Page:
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Discussion Starter #1
I am tempted to shell out for an airbrush to expand the painting techniques I can use and hopefully help me complete armies and terrain faster, especially when a nice smooth colour is required.

So what I am hoping that the assembled masses can tell me is what is required airbrush, compressor, nozzles, etc? What paints do people recommend? Good places to look for starter sets?

Any help or guidance appreciated.
 

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Discussion Starter #2
I have had a look around and the 'Badger Precision' seems to be fairly reasonably priced and comes in a basic kit package in most places.

Would folks recommend using a can of propellant or a compressor? And what paint work well via an airbrush?
 

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First tip is don't use GW paint for the Airbrush. It's too thick I believe.

My friend paints his IG tanks semi-realistically and uses regular modeling paints with his Airbrush. (I think the brand he uses is called Timari or something like that.)

Other then what he tells me about it, I have no experience in airbrushing.


Things such as airbrushes and nozzles differ greatly because it depends on what you are airbrushing and how you airbrush.

I think lol.
 

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After contacting my friend,

He recommends a 'Single Action' Airbrush and test it on an old model or two for a while to get used to it. Also it's good to test it on an old model before every time you plan on using it on the one you want to paint to make sure everything is working right.

MAKE SURE THAT THE AIRBRUSH AND IT'S PARTS ARE ALWAYS PROPERLY CLEANED AFTER EACH USE!!! One little bit of dried paint in the wrong place can ruin the whole airbrush as it may not spray properly again.

Airbrushing is a skill that takes a long time to get used to. He has been doing this for years and he still has a hard time doing things right.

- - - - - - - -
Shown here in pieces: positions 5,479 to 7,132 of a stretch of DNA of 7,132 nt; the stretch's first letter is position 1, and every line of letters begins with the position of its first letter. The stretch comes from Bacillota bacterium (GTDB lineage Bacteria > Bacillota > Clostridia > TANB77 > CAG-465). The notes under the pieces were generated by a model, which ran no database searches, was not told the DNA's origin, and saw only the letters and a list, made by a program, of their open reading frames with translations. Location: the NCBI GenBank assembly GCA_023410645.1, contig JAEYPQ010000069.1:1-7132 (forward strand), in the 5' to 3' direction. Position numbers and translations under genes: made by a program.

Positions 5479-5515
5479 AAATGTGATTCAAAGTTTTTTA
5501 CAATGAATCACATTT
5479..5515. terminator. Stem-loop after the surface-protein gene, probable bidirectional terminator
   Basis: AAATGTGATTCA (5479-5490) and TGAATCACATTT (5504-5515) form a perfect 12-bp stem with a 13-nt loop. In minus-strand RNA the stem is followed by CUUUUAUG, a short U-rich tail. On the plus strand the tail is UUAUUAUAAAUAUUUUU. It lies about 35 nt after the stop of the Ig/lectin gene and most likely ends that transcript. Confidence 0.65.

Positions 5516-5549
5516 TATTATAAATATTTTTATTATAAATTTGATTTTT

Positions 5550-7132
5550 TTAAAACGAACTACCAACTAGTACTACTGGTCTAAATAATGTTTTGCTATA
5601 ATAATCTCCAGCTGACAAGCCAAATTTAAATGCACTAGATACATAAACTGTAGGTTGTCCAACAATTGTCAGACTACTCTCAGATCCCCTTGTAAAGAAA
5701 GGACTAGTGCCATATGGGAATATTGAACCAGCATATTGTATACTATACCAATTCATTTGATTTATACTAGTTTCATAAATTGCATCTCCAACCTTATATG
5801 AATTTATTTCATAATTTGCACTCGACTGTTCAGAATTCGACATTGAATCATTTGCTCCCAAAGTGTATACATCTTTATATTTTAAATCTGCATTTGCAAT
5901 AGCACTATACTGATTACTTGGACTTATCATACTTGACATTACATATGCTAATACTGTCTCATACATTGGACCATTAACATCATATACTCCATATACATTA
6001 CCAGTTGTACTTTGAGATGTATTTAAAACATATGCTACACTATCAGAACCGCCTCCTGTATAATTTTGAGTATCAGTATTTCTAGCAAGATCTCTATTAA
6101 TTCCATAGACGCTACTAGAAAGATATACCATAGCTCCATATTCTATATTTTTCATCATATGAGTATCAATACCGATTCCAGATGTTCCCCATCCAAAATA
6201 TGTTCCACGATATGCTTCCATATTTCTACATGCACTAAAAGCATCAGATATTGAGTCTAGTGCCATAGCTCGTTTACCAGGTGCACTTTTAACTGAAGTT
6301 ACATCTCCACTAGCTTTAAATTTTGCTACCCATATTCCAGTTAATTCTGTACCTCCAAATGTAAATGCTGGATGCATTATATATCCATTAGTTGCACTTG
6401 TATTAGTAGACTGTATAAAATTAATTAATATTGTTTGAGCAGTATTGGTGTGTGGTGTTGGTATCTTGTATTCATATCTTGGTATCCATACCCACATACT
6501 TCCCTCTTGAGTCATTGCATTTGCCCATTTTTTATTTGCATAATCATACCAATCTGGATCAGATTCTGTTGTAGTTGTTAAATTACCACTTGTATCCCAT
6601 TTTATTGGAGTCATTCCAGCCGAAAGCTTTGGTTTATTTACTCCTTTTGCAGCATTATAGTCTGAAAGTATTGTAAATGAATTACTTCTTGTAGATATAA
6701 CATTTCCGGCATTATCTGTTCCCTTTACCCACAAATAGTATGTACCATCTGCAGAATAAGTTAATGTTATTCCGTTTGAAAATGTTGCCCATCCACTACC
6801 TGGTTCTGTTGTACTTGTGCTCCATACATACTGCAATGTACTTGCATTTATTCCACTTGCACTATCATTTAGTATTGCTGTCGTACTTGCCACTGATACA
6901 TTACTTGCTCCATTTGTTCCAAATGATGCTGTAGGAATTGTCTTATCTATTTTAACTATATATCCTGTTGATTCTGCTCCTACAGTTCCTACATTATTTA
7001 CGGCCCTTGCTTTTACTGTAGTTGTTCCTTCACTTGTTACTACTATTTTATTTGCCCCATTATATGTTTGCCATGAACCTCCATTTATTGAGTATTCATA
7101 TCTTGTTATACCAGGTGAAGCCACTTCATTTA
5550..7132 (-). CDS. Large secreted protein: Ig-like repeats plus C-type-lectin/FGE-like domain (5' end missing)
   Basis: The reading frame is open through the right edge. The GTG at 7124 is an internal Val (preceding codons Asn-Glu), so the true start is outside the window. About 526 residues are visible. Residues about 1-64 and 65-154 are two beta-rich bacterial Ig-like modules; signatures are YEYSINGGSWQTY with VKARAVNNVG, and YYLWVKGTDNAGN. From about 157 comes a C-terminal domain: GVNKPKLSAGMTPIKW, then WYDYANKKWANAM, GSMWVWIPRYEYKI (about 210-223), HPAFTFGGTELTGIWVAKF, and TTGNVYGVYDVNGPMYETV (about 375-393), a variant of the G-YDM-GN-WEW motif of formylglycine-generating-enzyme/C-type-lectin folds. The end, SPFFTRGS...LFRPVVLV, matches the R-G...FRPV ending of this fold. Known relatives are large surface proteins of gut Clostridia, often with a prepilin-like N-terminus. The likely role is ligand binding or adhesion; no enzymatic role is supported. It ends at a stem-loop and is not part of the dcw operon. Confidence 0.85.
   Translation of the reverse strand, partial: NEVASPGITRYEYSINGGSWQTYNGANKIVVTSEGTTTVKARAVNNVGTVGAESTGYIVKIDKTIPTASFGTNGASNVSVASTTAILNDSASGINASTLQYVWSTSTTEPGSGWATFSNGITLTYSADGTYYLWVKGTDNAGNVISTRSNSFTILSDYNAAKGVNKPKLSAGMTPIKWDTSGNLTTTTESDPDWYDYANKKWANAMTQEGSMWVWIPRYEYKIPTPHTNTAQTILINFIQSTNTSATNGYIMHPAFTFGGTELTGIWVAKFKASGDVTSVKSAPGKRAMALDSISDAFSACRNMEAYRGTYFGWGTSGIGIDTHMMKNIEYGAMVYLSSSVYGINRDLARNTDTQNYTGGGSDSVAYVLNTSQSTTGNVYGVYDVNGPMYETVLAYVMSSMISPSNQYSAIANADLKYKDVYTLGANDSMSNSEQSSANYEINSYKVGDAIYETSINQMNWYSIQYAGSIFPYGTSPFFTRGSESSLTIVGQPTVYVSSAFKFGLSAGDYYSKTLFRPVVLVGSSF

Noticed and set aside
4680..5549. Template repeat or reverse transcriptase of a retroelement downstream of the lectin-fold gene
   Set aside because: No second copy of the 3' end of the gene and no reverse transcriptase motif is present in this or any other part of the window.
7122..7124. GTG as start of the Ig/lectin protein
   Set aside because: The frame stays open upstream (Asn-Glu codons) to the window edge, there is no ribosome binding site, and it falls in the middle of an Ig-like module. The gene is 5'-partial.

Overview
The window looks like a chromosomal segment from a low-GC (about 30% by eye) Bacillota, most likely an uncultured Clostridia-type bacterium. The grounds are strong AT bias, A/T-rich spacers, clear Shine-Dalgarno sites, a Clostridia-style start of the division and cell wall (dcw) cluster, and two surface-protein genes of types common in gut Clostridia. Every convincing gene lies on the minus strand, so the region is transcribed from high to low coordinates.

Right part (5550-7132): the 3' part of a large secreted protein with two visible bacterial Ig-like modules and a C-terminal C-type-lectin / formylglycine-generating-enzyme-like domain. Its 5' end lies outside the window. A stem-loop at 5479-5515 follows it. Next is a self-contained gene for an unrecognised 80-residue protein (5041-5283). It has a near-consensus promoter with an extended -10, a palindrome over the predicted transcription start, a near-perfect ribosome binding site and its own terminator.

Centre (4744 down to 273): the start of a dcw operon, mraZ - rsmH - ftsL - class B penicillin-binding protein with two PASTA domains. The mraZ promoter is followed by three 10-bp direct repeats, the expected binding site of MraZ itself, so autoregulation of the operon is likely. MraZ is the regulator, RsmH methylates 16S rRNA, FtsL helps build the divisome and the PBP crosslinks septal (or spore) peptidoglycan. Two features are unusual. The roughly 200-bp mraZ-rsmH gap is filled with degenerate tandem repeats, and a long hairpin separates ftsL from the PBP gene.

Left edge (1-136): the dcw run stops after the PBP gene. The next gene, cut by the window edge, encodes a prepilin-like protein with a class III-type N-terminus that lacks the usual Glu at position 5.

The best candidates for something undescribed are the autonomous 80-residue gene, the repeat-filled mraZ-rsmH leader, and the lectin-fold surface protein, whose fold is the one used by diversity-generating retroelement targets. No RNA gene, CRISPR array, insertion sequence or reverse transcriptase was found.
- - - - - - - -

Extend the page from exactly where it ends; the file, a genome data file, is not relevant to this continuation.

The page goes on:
Also the brand of paint he uses is Tamiya.

He also wishes you the best of luck.
 

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Discussion Starter #6
Thanks Atrum, I shall use that info in my searches.

zenfarr I have been for a long time but have seen them used to good effect especially when trying to get a smooth, solid base coat onto a lot of models quickly, e.g. Imperial Fist Space Marines.
 

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Air Brushes are a good investment if you plan on painting a lot of large models and terrain. I would invest in a good compressor that allows you to adjust the PSI for the best results. If you decide to use the Propellant Cans I suggest you buy two, they begin to get cold during use and don't provide sufficient pressure, You will need good strong pressure when your ready to clean up when your done. So in the long run the Compressor will pay for it self. Propellant cans are 10-15 dollars a piece, you can get a good compressor around fifty dollars.

The best paint to use is Tamiya and Vallejo Air which designed specifically for air brushes. I use rubbing alcohol to thin the paint to the consistancy of milk, too thin is always better then too thick. I have used GW paints in the past, I thinned them with Windex which worked well you just need to clean the brush right away.

For clean up I use straight paint thinner, I buy a large jug at the hobby store and follow up with water to get out the thinner.

If your brush starts to have problems check and make sure the needle isn't bent thats usually the first thing that break/damage. If you get dried paint in the brush I would dismantle it and soak it in air brush cleaner which you can purchase at any hobby store that supplies air brushes. Hope this helps let me know if you need anything else.
Brian
 

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:shok: Windex?!

I got to tell my friend about that one lol.
 

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I'd say an acceptable one would be around fifty to seventy five dollars for the brush and the same for the compressor. That is its major downfall is its a big purchase, but if you take good care of it, it will last for some time.
 

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I have one and it ran me 140 for brush, compressor, and paint. painted up a baneblade for a friend with it. turned out pretty good, after a little trial and error. Just practice a little on paper first to get the hang of it, then base paint something large to get the feel. after that you should be able to do some minor detail with what you have learned.
 

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Airbrushing Guide

See the attached PDF file. I put this together some time ago specifically for airbrush novices, and I think it was published somewhere on Heresy.

I think this answers most if not all of the questions raised above.

As an addendum, I recently bought 2 more beautiful airbrushes from a Hong Kong eBay seller for less than £40 inc P&P for the pair. Can't remember the seller's name for certain and can't find it in my records either. Might have been "Peco London".
 
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